Speaking for myself, I believe that the Howard Government, indifferent to ill health, lack of housing, education or respect for the Aboriginal people for eleven years, is using the issue of sexual molestation to attempt to divide the wider community. I believe he is using the issue as a form of land grab, as he takes over the administration of townships, and coupled with his attempts to wrest communal land from communities, he seeks to dismantle and fragment what is left of traditional culture, deliberately or indirectly as the consequence of his actions. The people of Croker Island, have a vibrant beautiful community, despite a dark past when it served as a mission for the stolen generation, a plaque listing over 200 names bearing testament to a past when the Balanda thought they knew what they were doing, and got it wrong. The man who has demonstrated indifference at best, and hostility at worst throughout his political career towards the Aboriginal people, is now representing himself as the hero charging in on his white steed to solve all the problems, in a field where he has demonstrated an overwhelming ignorance. If it makes me concerned and uncomfortable, what effect does it have on the Aboriginal community?

On a brighter note, I was able, after nearly two weeks here, to meet with and to have a long discussion with Stephen Fejo, a resident of Croker Island, and a traditional owner of Raffles Bay. Stephen actually flew to Darwin around about the time I was flying into Croker, because of the pending death of a relative in Darwin hospital, and returned the day I went to Raffles Bay. We viewed the photographs of Iwaidja people taken in the 1880’s I had downloaded into my laptop, and chatted into a recorder as we did so. He was pleased to view the pics of Fort Wellington I had taken, and to hear that I had used my GPS to record the location of the remaining ruins.

 

Stephen was also very interested in the Commandant of Solitude, the book of Barker’s journals, which documents Barker’s daily activities with Stephen’s Iwaidja ancestors. I have left the details with him, and all of the writings I have done (mainly a brief summary of incidents of relevance from the journals) and photographs I have taken, and he now knows of my obsessive project. Hopefully we will get together again sometime to further it.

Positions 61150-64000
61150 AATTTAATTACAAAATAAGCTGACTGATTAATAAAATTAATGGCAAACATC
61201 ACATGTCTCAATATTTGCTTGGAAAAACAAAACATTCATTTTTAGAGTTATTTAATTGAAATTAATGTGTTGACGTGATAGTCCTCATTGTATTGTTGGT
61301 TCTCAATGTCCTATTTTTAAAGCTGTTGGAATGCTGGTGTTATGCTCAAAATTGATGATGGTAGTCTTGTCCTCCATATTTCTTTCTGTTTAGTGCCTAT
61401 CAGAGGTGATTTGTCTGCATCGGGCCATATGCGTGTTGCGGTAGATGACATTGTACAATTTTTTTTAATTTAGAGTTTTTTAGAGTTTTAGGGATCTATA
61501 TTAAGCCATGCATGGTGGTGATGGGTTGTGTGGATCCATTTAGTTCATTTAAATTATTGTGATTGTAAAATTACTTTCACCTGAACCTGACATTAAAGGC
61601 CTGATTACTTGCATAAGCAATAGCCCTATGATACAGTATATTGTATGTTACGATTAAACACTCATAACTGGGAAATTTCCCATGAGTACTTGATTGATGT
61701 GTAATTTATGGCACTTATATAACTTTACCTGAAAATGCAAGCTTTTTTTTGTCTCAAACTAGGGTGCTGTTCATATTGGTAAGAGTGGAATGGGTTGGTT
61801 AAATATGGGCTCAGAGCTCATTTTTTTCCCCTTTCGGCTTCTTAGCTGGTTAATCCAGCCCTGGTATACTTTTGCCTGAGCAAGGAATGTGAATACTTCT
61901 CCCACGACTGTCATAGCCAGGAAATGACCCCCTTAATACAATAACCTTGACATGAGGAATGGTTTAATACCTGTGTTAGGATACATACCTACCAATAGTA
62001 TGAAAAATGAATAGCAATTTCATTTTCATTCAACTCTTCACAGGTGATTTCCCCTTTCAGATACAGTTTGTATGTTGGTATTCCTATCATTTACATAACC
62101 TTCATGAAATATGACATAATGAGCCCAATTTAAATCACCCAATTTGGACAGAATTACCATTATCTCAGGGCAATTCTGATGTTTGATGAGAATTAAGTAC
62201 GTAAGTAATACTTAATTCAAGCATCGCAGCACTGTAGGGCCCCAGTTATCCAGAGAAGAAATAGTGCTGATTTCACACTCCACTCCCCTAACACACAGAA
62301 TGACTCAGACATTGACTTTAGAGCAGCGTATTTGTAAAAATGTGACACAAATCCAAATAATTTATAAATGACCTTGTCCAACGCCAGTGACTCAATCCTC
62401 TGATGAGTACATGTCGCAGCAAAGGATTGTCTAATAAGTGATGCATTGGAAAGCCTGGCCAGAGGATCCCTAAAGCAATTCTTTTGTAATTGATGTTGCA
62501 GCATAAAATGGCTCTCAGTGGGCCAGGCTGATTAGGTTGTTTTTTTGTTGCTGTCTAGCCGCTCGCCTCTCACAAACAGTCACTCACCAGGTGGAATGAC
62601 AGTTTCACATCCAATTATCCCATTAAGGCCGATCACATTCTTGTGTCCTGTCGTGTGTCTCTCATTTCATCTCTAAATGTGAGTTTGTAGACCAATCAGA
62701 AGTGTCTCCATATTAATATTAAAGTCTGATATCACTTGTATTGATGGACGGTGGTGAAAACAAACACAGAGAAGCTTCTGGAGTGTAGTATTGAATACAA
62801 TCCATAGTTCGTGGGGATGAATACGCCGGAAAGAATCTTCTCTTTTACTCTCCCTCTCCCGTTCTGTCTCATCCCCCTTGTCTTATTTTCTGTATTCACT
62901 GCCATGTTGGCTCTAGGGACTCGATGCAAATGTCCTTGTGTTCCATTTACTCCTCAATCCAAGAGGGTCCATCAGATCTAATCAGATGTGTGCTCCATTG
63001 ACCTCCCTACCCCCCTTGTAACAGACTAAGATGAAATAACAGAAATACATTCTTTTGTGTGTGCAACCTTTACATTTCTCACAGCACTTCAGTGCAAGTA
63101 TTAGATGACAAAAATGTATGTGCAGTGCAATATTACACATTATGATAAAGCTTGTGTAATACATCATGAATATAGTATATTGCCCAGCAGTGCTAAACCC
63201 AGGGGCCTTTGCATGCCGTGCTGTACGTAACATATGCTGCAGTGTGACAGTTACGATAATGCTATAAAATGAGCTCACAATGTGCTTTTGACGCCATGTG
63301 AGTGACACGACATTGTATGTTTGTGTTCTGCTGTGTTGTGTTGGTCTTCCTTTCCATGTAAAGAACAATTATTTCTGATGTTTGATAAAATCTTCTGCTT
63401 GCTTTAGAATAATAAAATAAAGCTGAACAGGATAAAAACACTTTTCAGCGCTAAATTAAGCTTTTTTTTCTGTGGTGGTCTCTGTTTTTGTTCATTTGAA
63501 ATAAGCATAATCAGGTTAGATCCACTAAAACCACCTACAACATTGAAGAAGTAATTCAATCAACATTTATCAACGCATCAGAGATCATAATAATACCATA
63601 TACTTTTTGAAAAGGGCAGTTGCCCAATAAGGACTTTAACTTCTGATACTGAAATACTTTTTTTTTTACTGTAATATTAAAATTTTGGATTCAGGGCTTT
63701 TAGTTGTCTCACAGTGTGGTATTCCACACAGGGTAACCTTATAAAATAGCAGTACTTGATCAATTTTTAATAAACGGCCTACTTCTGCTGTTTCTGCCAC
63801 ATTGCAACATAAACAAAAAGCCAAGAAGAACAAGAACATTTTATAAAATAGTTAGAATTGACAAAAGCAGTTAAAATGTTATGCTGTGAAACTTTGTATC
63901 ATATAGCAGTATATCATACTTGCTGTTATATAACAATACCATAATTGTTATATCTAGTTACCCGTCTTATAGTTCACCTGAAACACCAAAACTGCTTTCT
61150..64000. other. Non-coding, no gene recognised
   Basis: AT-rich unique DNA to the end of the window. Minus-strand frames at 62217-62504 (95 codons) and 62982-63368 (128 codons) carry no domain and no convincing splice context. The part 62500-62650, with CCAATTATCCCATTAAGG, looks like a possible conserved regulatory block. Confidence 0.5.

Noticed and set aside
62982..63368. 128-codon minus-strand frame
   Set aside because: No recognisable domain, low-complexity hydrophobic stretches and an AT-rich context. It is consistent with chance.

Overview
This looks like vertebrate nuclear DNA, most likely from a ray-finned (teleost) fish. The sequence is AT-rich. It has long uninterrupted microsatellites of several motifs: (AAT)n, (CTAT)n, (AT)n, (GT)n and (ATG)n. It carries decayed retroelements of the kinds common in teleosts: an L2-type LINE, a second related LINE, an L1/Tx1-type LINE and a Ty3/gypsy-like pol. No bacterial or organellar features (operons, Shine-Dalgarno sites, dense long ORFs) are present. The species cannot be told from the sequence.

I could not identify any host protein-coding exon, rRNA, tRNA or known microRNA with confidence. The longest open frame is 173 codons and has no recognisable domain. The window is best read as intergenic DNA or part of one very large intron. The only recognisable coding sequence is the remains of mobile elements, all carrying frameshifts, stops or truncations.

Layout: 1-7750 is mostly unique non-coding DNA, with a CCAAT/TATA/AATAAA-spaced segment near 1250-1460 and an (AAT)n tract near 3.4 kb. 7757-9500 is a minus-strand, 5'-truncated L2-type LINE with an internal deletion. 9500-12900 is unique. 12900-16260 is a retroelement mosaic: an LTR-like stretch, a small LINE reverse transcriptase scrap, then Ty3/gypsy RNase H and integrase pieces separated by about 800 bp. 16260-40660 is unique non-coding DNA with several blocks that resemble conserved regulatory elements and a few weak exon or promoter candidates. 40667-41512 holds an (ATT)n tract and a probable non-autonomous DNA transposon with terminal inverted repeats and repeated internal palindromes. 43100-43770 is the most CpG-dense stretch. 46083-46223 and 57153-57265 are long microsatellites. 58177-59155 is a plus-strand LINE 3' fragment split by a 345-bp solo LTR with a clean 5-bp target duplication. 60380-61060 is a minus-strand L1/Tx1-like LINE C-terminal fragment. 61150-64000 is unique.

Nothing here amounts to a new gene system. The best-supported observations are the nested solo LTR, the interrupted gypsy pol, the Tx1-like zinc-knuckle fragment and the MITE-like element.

Fort Wellington, Raffles Bay

At last, two months into my visit north, today I made it to the Raffles bay settlement, begun in 1827, and abandoned in 1829. Here Collet Barker oversaw roughly eighty people, made up of convicts and soldiers in almost equal numbers, and grew gardens, ran stock, erected buildings and befriended Aboriginals. My story of his life will be greatly enriched having tread this sacred ground.
One never knows what to expect, so I took a little too much of everything, but that’s better than arriving and lacking something I guess. My GPS was invaluable for finding the site, although the ‘astrofix’ taken in 1966 I used for my co-ordinates, was out by a couple of kilometres in longitude. Fortunately the latitude was spot on, and guided us straight to the cutting/slipway through the coral rock which was our goal, even though the reading suggested we needed to go another 1.6 kilometres to the east before we were there. My genial guide, who could well be Diver Dan’s long lost brother, was Robert Hunt, who runs his little Jarbu Lodge on the western side of Croker Island, with a handful of basic but comfy lodges to house the people who pay him to take them fishing. Deb, the head of the Minjilang School, also came along for the ride, and proved invaluable in helping to find the sites we were seeking in the undergrowth.
If a picture is worth a thousand words, the following should save me writing twenty thousand of them.
.
The day begins

Rob’s place

Dining area

Sleeping huts

All one needs

Setting out

Just over there

Near Fort Wellington

The slipway cutting

Rob, Deb, the boat.

North to the point

Monument to Fort Wellington (1977)

House remains

West from the fort
 
Remains of well

Water tanks

The armoury

Artefact (the brick)

The slipway

The way home

On Croker Island

I had a bit of a whinge on this entry a few days ago. Have now edited that out. Tomorrow comes the boat trip to Raffles Bay. Here are some pics of a beach walk on Mission Bay.